SMALL ADVANTAGES Cognex Corporation’s new Advantage 100 vision system and the AE2 Advantage engine are designed for integration into original equipment manufacturer (OEM) devices and equipment, especially for packaging, clinical diagnostic, printing and medical-device equipment requiring superior quality control and track-and-trace capabilities. Featuring extremely compact design, the enclosed Advantage 100 vision system comes with customizable optics, lighting and Ethernet communications suitable for integration into large automated clinical diagnostic systems. Cognex Corporation

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TAKING THE RIGHT BABY STEPS TO HELP RECYCLING GROW ACROSS CANADA Celebrating its 35th anniversary this year, the Huggies brands of disposable diapers from Kimberly-Clark Corporation is hardly a baby in the world of consumer personal-care products, but there is plenty for Canadian moms to cheer with the launch of a new, firstever nationwide program for the collection of used plastic diaper packaging. Under the Diaper Packaging Brigade program, administered with the renowned ‘upcycling’ services provider TerraCycle, Inc. of Trenton, N.J., parents, schools and day-care centers can recycle their diaper packaging instead of sending it to landfill, while earning some muchneeded funding for schools or charities by collecting and returning the used plastic wraps.

For each plastic diaper packaging returned through the Diaper Packaging Brigade, Huggies and TerraCycle will each donate two cents, which can be put toward specific charity gifts or converted to cash and paid to a non-profit organization of the collector’s choice. “We are thrilled to be diverting diaper packaging

waste in partnership with Huggies,” says Nina Purewal, general manager of TerraCycle Canada in Toronto. “It’s wonderful to work with brands that take ownership over sustainable practices and give their consumers the opportunity to make a difference,” says Purewal, adding that the program is free and all the shipping costs are paid for by the two program sponsors. All the collected packaging will eventually be ‘upcycled’ into various eco-friendly plastic products such as plastic benches, watering cans, and many other useful products (see picture), with the full list of different types of discarded packaging accepted by TerraCycle posted online at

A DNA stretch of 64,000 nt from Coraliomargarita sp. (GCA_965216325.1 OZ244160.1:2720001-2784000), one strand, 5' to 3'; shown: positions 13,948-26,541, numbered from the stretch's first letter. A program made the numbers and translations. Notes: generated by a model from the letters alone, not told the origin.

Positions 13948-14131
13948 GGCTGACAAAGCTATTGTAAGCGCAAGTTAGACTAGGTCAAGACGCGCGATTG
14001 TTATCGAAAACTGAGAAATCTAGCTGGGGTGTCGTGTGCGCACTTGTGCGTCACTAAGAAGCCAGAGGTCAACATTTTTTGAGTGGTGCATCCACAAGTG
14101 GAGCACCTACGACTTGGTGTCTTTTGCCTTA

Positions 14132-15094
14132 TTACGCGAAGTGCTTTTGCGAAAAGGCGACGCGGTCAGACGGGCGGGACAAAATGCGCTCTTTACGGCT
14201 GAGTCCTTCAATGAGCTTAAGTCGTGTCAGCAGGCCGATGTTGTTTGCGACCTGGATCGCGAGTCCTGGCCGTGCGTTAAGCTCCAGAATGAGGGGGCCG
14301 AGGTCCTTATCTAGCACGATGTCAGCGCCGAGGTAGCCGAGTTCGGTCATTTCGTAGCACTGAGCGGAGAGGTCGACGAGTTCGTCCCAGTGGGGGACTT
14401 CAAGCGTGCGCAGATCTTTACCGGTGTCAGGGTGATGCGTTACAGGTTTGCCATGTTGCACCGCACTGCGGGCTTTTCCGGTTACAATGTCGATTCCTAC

Picking mushrooms in the wild is a time-honored European family pastime that may soon experience something of a collective urban renaissance for a whole new set of reasons. Launched just under a year ago to wide acclaim in North America, the patented Mushroom Packaging— developed by the Green Island, N.Y.-based Ecovative Design and licensed by the Sealed Air Corporation—is now on its way across the Atlantic, thanks to a new agreement between the two partners to accelerate production and commercialization of this innovative, renewable protective packaging material across Europe. Made from different types of agricultural byproducts combined with mycelium, or mushroom roots, to produce home-compostable protective packaging, the breakthrough technology has shown to have great potential in the eco-savvy European markets, according to Ecovative’s chief executive Eben Bayer. “The agreement builds upon our groundbreaking relationship with Sealed Air and continues the overall momentum for providing an innovative and effective alternative to petrochemical-based packaging on a much larger scale,” Bayer states. “We are confident that we can extend this momentum into the European marketplace.”




JUNE 2013

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START SPREADING THE NEWS Landmark Toronto margarine plant a showcase of Unilever’s strategic drive to double its global business by deploying more sustainable, planet-friendly means and ends

Rexdale factory director Kelly Sheppard stands in front of a plant wall covered with billboard-sized decorative panels displaying the key goals and principles outlined in the Unilever Sustainable Living Plan initiative that promises significant reductions in the company’s environmental footprint, while also helping Unilever double the size of its global business and improve the well-being of one billion consumers worldwide.